A total-body guide to gut health

A total-body guide to gut health

5 minute read

A total-body guide to gut health

Gut health has become such a social-media-hyped trend that you’d be forgiven for zoning out at the mention of it. 

Yet, the Father of modern medicine (Hippocrates) suggested over 2,000 years ago that ‘all disease begins in the gut’. 

That’s a long lasting trend. Perhaps there is something important behind the buzzword afterall. 

We've broken down the ins-and-outs of gut health for the most important systems of your body, and which superfoods are best for your gut health in these systems.



First, what even constitutes a ‘healthy gut’?

When we’re talking about your gut, were talking about each organ that runs in a connected system from your mouth to your *ahem* exit passageway. 

A healthy gut is simply a gut where each of these systems do their jobs separately and work together to get food and water from one end, safely to the other, whilst turning it into energy and nutrition along the way. 

When you say it like that, it’s no easy feat, and no surprise that things go wrong quite often.

The main function of your gut is to digest and absorb food and water, but it also plays a vital role in your immune health, your brain health, your skin, hair, energy levels, sleep and more. 

We’re really just scratching the surface of what it means to have a truly healthy gut. 



Taking care of your gut health, then, is like life insurance. 

We know poor gut health can lead to almost 70% of chronic diseases as well as low energy for life, mood disorders, and obesity.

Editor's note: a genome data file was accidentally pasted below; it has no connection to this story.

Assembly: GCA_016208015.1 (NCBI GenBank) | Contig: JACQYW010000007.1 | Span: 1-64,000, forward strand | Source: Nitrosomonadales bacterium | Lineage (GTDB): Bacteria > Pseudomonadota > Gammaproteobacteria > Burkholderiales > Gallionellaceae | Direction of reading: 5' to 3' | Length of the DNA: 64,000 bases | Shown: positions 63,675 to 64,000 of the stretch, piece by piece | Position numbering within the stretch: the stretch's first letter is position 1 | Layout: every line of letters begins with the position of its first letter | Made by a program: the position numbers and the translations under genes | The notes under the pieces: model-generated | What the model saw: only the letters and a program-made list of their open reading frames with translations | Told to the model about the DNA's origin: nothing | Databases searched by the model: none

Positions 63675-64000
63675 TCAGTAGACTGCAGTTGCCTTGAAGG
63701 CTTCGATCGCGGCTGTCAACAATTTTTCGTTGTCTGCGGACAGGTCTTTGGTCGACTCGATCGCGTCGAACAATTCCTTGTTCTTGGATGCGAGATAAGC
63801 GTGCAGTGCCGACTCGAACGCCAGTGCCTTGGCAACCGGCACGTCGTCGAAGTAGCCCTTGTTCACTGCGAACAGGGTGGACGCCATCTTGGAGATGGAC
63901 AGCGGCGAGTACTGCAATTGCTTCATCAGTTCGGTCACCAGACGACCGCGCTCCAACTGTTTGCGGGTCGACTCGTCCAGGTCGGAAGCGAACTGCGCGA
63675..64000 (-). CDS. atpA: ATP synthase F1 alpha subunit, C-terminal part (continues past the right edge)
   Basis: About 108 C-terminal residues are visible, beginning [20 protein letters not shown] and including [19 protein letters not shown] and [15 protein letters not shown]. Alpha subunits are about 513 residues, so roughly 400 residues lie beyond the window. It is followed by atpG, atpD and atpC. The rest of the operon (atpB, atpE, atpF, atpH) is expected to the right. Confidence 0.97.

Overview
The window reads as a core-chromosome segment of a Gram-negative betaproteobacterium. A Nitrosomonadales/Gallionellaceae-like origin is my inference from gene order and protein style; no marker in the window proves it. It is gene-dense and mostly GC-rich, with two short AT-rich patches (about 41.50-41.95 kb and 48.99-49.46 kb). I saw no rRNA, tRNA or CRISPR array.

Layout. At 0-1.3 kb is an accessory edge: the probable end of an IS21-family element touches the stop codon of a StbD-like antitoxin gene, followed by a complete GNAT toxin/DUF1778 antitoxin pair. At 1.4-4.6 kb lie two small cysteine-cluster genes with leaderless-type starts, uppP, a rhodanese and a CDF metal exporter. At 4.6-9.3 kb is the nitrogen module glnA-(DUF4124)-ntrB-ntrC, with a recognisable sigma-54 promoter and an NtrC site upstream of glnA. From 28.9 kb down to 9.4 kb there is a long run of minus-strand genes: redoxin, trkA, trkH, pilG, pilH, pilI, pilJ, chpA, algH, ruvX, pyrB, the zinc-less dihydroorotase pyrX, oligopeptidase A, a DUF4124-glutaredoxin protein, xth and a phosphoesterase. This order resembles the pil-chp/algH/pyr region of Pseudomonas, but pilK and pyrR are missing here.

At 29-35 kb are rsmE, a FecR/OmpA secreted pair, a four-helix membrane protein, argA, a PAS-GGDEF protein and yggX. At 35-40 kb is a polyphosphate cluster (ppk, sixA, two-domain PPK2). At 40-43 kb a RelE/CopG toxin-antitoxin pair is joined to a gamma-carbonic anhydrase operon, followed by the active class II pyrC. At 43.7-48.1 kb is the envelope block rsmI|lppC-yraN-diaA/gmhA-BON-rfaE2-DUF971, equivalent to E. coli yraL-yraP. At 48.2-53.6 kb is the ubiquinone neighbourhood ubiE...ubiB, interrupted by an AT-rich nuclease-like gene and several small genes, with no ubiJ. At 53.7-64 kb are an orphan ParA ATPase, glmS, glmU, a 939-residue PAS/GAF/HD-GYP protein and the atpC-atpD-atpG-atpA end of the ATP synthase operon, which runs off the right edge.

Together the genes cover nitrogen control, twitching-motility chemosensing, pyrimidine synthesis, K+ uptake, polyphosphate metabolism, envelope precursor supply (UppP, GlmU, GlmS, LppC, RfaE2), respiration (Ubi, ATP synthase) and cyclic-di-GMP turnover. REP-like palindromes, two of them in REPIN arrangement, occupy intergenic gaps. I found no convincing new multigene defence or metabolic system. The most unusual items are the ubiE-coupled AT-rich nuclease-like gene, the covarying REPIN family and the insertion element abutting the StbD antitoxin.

As science emerges, it’s becoming more and more clear that gut health should be everyone's top priority. 



Do you know what the largest organ in your body is? It’s not your brain, it’s not your gut, it’s actually your skin. 

And your skin is very sensitive.

There’s no direct route from gut to skin, but there are many indirect routes through which they communicate with each other (like how back-roads indirectly affect main roads). 

Your gut health can create unwanted effects in your skin primarily through inflammation, bacterial overgrowth, and poor nutrient absorption. 

Where do you think your immune system is located? Would you have guessed that 70% of it is located in your gut? (1).

Research suggests that an imbalance in the gut microbiome, known as dysbiosis, can trigger your immune system to create inflammation. 

This can lead to chronic inflammation, and can trigger or worsen skin conditions such as acne, eczema, and psoriasis.

This same inflammation can lead to poor absorption  of nutrients that create healthy skin -such as vitamin A, D, E, and K. 

This tends to lead to conditions such as dandruff, dry skin, irritated skin, and acne. Learn more about natural skin-care with superfoods here.

To take care of your skin from the inside out, try coupling our Turmeric infused seamoss (which is anti-inflammatory and packed with skin-food) with a healthy, anti-inflammatory diet. 



Let’s be honest, you can tell when someone's hair is healthy in one glance.

It seems to be an in-built instinct.

Long, luscious, shiny hair is the result of plenty of vitamins and minerals such as vitamin B, D, E, zinc, and biotin. These vitamins and minerals are absorbed by the gut through your diet. 

Yet, you can eat all the vitamin rich foods you like, if your gut isn’t absorbing them, your hair won’t receive them. 

The key here is to improve gut health and strength at the same time as feeding it lots of ‘hair-nutrients’ -learn more about natural hair care here. 

If you want to improve your hair health, we recommend starting with tumeric-infused seamoss (just like we recommend for your skin!), and supplementing with vitamin-rich moringa.

Moringa has been shown to promote hair growth, and contains an abundance of zinc which helps to keep your hair healthy and strong (2). 



Ok, there’s not much point in having luscious locks and glowing skin if you don’t have the energy to show it off to the world.